Multiple Sclerosis

Causes 

Multiple sclerosis is an inflammatory autoimmune disease where the immune system destroys the myelin sheath, which is a protective tissue around the nerves in the central nervous system, compromising nerve function. When antigens have a similar structure to healthy proteins in the body, the immune system can trigger a response against the invading proteins as well as the healthy proteins with a similar amino acid chain. Given the geography of where sufferers tend to be located, it is reasonable to conclude that vitamin D deficiency may contribute towards this condition. Chronic dehydration, insufficient exercise and fungal infestation may also be involved. There may be some kind of trauma involved or damage to the gut lining, allowing foreign proteins to pass through the permeable intestinal lining into the bloodstream. Some people may be more likely to develop this disease because of their genetics or stress from allergies, heavy metals or a viral infection.  

Symptoms 

The condition mainly affects young or middle-aged adults and is more common in women. Signs of the condition include: fatigue; problems with coordination, perhaps appearing drunk; pain in the eyes or blurry vision; tingling, numbness or being physically weak; constipation or urinary incontinence. People with this condition may also struggle with involuntary movements of the eyes and limbs as well as speech problems. Symptoms often appear in the form of attacks, before settling again.  

BICOM® Programs to be Used 

Multiple Sclerosis Min N°/Seq. Pag  
Large intestine, problem 
Intestinal/lumbar spine 
Mucosal regulation 
Bowel action, regulate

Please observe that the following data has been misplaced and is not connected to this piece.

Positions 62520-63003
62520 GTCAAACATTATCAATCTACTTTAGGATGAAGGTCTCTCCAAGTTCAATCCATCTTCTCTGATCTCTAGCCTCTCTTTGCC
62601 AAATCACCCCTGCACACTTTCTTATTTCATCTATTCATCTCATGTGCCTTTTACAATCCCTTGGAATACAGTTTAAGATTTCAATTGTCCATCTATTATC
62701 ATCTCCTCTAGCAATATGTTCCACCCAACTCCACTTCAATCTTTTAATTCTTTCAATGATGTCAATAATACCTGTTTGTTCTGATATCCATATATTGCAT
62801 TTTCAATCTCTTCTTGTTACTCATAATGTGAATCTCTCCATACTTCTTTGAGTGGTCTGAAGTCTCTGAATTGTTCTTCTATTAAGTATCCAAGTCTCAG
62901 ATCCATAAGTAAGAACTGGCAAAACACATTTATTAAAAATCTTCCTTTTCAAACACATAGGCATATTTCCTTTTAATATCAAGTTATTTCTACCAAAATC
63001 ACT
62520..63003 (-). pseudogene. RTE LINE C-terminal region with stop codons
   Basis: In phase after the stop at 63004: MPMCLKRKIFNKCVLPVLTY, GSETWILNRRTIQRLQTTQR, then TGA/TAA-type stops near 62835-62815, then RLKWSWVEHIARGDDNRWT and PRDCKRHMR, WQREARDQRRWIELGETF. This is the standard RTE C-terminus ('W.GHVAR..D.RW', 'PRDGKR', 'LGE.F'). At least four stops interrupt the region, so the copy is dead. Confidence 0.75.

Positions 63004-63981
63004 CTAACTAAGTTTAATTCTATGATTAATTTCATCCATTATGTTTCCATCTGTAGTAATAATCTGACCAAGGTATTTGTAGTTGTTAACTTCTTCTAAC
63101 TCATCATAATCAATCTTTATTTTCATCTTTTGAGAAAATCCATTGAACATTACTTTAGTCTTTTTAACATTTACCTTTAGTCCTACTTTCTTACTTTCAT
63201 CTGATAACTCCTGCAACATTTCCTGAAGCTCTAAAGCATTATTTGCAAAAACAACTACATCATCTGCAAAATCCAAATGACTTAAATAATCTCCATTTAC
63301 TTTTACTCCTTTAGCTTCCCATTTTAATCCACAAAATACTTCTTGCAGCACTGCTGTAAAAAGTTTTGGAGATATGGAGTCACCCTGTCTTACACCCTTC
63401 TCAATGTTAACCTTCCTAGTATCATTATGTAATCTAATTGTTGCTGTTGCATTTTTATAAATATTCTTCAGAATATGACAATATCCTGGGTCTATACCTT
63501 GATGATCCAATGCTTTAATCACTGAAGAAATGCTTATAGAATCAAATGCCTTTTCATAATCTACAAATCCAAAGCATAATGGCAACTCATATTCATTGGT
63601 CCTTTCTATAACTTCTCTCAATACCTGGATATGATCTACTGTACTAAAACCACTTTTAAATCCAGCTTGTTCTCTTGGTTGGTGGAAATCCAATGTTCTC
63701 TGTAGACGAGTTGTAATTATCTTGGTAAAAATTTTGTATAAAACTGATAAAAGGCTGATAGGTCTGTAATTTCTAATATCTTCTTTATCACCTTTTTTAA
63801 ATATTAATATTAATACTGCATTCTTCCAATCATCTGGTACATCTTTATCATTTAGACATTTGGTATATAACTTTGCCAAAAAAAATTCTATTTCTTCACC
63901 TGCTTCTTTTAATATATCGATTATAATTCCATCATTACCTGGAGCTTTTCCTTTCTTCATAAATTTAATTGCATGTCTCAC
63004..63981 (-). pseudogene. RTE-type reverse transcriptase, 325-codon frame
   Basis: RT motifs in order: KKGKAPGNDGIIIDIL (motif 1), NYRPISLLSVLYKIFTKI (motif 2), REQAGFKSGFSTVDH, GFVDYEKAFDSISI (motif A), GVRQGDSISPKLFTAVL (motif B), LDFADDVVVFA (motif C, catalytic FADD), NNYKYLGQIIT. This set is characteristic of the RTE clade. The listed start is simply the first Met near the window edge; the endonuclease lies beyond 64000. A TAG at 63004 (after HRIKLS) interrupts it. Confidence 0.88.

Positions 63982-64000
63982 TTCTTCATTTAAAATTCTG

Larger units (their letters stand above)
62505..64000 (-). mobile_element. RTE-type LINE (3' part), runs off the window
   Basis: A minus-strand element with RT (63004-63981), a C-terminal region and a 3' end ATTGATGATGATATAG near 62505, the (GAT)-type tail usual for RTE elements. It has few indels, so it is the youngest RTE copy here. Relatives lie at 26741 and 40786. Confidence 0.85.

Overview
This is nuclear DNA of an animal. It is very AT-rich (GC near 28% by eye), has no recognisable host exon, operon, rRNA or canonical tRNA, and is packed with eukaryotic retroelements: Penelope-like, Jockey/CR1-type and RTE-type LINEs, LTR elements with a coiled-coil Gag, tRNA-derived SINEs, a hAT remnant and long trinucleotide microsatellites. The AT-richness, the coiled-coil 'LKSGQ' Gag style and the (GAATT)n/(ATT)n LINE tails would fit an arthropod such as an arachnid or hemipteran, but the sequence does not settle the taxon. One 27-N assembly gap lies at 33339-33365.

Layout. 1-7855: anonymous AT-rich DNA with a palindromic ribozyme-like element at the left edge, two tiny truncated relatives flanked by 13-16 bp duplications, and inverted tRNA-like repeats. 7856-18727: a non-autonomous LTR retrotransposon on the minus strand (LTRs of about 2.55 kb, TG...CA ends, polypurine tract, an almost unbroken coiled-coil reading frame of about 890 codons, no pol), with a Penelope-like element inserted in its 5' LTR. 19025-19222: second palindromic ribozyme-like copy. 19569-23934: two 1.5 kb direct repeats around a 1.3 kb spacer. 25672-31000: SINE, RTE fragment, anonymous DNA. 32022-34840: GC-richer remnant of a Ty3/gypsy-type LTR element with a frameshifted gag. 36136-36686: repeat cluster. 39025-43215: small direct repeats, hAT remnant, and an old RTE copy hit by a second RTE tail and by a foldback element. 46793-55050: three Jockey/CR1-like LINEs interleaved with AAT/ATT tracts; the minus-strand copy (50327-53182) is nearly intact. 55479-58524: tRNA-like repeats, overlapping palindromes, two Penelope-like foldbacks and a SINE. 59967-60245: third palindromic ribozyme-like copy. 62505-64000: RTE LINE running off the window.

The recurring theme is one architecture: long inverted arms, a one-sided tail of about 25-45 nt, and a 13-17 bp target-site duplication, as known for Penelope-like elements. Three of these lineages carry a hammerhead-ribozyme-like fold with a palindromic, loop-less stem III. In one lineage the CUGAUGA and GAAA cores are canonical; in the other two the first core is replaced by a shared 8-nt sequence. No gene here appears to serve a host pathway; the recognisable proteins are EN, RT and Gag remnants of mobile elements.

5  
24  
12 
27  
3028.0   
PS 10037, PS 10036 
3089.0  
PS 10040  
47  
44  
53 
20  
Inflammations 
Nerve problem, calming  
17 
3+4  
3037.0 
911.1, 423.5  
42 
55  
Nerve function, to regulate 
12 
3074.0 
3075.0 
66 
66 
Metabolism therapy 
Metabolism treatment, acute 
Metabolism treatment, chronic 
10 
3  
3  
530.4 
260.2  
261.3  
52 
52  
52  
Metabolic disorders 9+ 
10 
3106.0 
3107.0 
51 
51 

(https://bioresonance.com/multiple-sclerosis-does-this-diagnosis-have-to-spell-doom/)

Supplements to take 

Vitamin D, iodine, vitamin C, vitamin B complex, niacin, vitamin A & E, magnesium, selenium, zinc, flaxseed oil  

Other therapies 

Doctors often treat this condition with immune-suppressing drugs to limit the symptoms created by the immune system attacking the tissues. Anti-fungal drugs may prove effective in helping to combat an underlying infestation. A plant-based diet that is rich in antioxidants needs to be implemented and should include beneficial fats such as coconut oil. Artificial sweeteners such as aspartame and refined sugars and grains are to be avoided. Quitting smoking is also an important step. The body needs to be hydrated with plenty of water, rather than caffeinated beverages. Regular, vigorous exercise is crucial, though those with severe forms of the condition may need to use more gentle forms of exercise. Getting proper sleep is vital and stress needs to be kept to a minimum. (https://bioresonance.com/ms-and-bioresonance-therapy/)  

Experiences and case studies 

Antje, a 31-year-old woman, had been working very long hours and putting herself under pressure when she was diagnosed with multiple sclerosis. Movement was impaired on both sides of her body at first. Within a few days she was also struggling with incontinence, headaches and difficulties talking, eating and swallowing. After a week in hospital and subsequent treatment with cortisone and Betaferon injections, she decided to try bioresonance. After around 20 bioresonance treatment sessions and some lifestyle changes, Antje was able to stop taking medication and has not had any more phases. (https://bioresonance.com/multiple-sclerosis-drug-free-a-possibility-with-bioresonance/)  

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